If a couple has a long history of arguing about money and can’t discuss it without interrupting each other, or if one partner is withdrawn and secretive about finances, these are red flags that the economy may not be the only issue. Once you’ve ascertained that the couple’s money problems don’t stem from outside circumstances, you need to ask questions aimed at getting at the relational roots of their conflicts.
Since money is a primary arena for power struggles, such couples may have had financial disagreements since early in their courtship. Ask them how long they’ve been fighting about money, what their financial relationship was like before they were married, and what starts the fights. Who pays the bills? Who controls the purse strings? How do money issues affect the way they feel about each other?
If the couple has been fighting about financial topics throughout their marriage, ask about the family history of money. Many couples argue about money because each partner has different beliefs about it and its meanings that reflect financial problems or attitudes about money in their families of origin. Some arguments arise because each person has a different financial “style”—different materialistic needs, ways of recordkeeping, ideas about spending and saving, expectations about lifestyle.
With couples who have relational issues around money, the job of the therapist is to teach the couple to communicate about money without reactivity, so they can begin to understand the roots of their own and their spouse’s behavior, and learn to cope with each other’s differences.
True Financial Dysfunction
The third type of couple who seeks help for financial problems is that in which one partner has seriously dysfunctional money behaviors, often kept secret. In fact, secrecy about financial behaviors is the telltale sign of true financial dysfunction, and usually results in serious fighting in a marriage. The secrets aren’t exposed initially, so treatment begins by gathering basic details about the couple’s financial circumstances. Are they behind on paying bills? Is it difficult to pay for housing, food, or transportation? Are they in debt? How much? How has it accrued? What efforts have they already made to solve the problem? Once these details are clarified, the focus of treatment turns to specific financial behaviors: is one person constantly purchasing new clothing or the latest electronic equipment, refusing to get a job and contribute to the household, losing money to substance abuse or gambling? How does the other partner feel about these behaviors? Has he or she tried to control the partner by taking over the finances or scrutinizing purchases and other financial behaviors?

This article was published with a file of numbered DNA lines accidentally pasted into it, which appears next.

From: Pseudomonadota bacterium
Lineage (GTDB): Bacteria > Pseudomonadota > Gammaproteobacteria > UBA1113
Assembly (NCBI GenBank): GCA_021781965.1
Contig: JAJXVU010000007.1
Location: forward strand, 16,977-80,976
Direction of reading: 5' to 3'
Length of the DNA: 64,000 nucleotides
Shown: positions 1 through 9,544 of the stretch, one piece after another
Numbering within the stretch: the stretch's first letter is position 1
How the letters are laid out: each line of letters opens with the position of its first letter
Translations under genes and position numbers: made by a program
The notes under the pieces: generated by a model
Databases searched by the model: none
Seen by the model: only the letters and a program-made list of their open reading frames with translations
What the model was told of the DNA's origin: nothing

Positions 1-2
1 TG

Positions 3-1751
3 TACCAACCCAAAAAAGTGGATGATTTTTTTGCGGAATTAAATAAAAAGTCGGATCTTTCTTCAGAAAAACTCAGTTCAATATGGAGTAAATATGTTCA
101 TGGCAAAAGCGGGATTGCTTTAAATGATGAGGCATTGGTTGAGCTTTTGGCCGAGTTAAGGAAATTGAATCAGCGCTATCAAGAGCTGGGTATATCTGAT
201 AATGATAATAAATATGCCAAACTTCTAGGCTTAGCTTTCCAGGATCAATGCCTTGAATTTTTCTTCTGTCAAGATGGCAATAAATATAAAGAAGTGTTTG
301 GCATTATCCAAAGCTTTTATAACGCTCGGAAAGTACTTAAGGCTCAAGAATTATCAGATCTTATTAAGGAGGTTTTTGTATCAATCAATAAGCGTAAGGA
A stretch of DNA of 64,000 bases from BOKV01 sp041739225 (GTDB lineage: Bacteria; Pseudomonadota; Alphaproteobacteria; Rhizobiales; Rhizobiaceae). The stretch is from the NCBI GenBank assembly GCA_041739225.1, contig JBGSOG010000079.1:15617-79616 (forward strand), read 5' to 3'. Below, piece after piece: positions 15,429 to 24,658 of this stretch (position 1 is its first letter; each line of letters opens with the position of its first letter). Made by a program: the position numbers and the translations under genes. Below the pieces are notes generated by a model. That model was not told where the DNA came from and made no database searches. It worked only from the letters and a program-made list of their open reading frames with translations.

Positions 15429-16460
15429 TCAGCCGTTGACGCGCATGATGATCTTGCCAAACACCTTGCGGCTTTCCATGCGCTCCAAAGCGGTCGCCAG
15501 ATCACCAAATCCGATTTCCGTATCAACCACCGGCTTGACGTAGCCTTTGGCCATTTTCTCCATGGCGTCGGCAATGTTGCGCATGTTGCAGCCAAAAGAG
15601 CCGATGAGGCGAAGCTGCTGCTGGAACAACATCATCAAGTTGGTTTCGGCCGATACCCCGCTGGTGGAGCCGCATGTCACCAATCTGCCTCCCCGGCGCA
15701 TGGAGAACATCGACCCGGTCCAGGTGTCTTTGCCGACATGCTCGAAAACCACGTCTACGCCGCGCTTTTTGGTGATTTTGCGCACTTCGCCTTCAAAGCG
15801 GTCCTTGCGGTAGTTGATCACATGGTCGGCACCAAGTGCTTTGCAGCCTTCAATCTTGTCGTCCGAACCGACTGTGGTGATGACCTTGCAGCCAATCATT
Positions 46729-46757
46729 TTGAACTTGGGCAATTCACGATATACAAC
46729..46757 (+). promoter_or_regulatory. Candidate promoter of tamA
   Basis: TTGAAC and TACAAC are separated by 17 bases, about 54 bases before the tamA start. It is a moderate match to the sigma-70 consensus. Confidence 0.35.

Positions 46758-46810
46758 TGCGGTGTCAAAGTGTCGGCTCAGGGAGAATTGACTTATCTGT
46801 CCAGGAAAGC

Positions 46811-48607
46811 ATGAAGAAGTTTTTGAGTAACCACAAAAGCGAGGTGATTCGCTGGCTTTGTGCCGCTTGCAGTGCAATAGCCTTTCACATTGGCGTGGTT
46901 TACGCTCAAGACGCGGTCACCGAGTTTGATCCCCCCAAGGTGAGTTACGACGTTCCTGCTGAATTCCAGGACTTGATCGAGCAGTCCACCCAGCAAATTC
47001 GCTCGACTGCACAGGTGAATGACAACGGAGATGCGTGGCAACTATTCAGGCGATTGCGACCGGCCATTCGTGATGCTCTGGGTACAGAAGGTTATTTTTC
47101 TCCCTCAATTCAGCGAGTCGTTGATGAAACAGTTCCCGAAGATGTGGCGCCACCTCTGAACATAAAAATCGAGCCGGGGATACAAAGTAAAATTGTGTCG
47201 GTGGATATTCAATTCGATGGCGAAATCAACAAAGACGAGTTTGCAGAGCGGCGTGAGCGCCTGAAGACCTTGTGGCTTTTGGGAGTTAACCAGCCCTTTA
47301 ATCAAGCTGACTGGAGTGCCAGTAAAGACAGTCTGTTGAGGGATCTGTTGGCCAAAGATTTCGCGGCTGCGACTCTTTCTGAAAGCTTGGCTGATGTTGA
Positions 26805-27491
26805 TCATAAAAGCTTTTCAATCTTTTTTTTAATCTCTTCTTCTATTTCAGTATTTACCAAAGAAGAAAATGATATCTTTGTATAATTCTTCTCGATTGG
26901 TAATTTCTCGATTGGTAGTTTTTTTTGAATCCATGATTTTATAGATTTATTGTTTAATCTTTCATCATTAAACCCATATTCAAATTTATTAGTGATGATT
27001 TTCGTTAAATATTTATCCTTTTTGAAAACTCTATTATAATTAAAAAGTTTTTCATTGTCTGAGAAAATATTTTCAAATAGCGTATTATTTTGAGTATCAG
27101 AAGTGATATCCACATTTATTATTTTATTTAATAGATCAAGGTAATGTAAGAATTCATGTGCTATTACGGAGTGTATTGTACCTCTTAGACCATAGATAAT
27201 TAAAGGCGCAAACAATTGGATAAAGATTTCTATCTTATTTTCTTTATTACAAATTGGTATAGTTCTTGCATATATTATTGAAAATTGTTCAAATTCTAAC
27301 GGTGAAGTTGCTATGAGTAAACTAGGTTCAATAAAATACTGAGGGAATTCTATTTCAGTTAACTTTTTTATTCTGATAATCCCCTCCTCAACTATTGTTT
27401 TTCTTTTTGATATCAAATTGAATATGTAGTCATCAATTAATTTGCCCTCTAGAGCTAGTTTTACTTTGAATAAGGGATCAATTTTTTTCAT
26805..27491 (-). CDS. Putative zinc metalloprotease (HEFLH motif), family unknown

Because psychotherapists have a deep understanding of marital dynamics and problems, they have many opportunities to help troubled couples before their financial problems take them to the point of no return. If a therapist is uncomfortable working with finances, he or she can team up with a financial professional, each working in their area of expertise. In these times, therapists are likely to have their own financial issues triggered by their client’s financial situation, so it’s important to explore countertransference. But, notwithstanding our own money anxieties and even without financial training, psychotherapists can play a major role in helping couples become true partners, rather than adversaries, in managing their financial resources.
Sally Palaian, PhD, is a licensed psychologist and Imago Relationship Therapist in private practice and the author of Spent: Break the Buying Obsession and Discover Your True Worth.
This blog is excerpted from "Love and Money" by Sally Palaian. The full version is available in the July/August 2011 issue, The New Grief: Are We Casualties of Medicine's War on Death?